Free rental and wifi

El Pirate, Mayfair

This is a gem of a tapas restaurant not to be missed.  Located in the quiet back water of Down Street a stone’s throw from Green Park and Hyde Park Corner, the quintessentially English location belies this Spanish experience extraordinaire.

The buzzy restaurant and bar are full of character befitting the name (‘The Pirate’).  From the easy charm of the native waiters to the Mediterranean white wash walls and mouth-watering tapas, this is a slice of Spain you won’t forget.  Informal, inexpensive and above all authentic, El Pirate combines exquisite tapas and fine wine in a relaxed atmosphere.  The classics are there for the picking, providing a feast for the senses which is second to none – deep-fried squid, juicy chorizo, paella and tortilla to name but a few.  And with a set menu of 10 tapas dishes for £20.95,  El Pirate offers surprisingly good prices for such a swanky area.

There is a bespoke party room for up to 60 people with an offering of live music and two party menus (one is vegetarian) – ideal for larger parties and a great way to enjoy tapas.  With a whole raft of treats from meatballs and calamares to patatas bravas and pan-fried chicken for just £18.75 per person, this really is cracking value.

Reviews confirm the obvious with Nobu’s celebrity chef and restaurateur, Nobu Matsuhisa calling El Pirata “my favourite restaurant” and Brian May of Queen stating “El Pirata rocks!”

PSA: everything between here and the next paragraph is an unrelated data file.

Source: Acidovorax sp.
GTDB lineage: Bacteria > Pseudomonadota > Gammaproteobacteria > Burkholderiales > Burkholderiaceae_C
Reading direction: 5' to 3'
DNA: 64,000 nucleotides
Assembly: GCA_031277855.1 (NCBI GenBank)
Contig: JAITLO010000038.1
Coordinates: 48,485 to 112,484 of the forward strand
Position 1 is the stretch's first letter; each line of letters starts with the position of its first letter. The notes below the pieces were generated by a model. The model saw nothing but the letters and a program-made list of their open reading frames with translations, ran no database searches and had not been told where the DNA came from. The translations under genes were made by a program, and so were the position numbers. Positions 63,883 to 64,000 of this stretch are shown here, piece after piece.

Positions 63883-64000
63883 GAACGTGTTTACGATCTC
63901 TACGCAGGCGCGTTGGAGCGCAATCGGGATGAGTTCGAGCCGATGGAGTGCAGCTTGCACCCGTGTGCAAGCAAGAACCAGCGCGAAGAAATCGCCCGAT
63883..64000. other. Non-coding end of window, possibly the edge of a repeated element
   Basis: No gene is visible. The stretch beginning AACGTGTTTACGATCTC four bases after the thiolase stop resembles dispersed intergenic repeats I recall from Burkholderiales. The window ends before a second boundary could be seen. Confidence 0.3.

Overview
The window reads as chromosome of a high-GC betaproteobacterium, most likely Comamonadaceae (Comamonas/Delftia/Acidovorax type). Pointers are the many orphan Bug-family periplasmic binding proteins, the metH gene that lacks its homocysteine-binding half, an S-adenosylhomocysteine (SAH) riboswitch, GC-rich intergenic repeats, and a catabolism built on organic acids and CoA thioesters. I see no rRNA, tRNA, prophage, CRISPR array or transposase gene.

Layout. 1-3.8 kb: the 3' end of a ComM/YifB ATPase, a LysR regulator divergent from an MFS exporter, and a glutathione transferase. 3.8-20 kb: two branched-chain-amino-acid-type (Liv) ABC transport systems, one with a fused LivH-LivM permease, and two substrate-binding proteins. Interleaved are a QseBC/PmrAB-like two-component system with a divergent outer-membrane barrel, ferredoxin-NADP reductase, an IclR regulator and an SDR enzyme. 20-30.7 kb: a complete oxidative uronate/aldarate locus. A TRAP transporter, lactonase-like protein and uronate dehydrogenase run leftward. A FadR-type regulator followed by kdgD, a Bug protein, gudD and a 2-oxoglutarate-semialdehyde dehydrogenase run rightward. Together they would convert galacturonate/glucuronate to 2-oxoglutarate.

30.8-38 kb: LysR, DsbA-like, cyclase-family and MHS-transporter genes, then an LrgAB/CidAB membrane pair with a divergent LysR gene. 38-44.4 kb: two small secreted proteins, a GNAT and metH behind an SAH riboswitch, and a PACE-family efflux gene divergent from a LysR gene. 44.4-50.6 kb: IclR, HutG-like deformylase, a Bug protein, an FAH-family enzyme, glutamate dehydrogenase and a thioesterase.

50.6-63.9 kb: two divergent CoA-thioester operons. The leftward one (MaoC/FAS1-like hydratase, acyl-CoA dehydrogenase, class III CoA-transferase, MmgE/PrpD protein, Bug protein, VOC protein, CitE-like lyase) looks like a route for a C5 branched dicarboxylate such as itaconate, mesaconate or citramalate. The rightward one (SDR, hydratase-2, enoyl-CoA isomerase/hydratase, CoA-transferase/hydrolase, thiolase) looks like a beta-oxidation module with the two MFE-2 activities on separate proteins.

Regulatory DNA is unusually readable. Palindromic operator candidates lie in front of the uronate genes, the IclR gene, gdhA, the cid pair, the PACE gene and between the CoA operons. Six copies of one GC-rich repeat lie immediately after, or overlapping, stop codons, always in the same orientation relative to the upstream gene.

In the words of Gervaise Odell: “El Pirata offers me everything I look for in a restaurant. Fine food, excellent choice, comfortable surroundings, marvellous service and a bill at the end that doesn’t give me indigestion!”  I couldn’t agree more.

5-6 Down St, London W1J 7AQ
020 7491 3810

Review of ‘London’s Lost Jewels’

The Cheapside Hoard is a must-see for jewellery lovers and historians. The collection comprises the world’s largest cache of Elizabethan and early Stuart jewellery including rings, brooches and earrings in bright coloured gemstones and enamelled gold settings.  Read my review here.

The Winter’s Tale, The Royal Opera House

This is one for Shakespeare and ballet lovers.  Based on the well-known tragicomedy, The Winter’s Tale, the world premiere of the new full-length ballet by The Royal Opera House is a striking exposition of emotion.  Co-produced with the National Ballet of Canada, The Royal Opera House’s Artistic Associate, Christopher Wheeldon, captures the powerful themes of love, loss and reconciliation in dramatic fashion.  Classical tutus and traditional ballet are replaced with minimalist dress and modern choreography as a sterling cast of Royal Ballet Principals including Lauren Cuthbertson, Edward Watson, Steven McRae and Sarah Lamb dance their magic.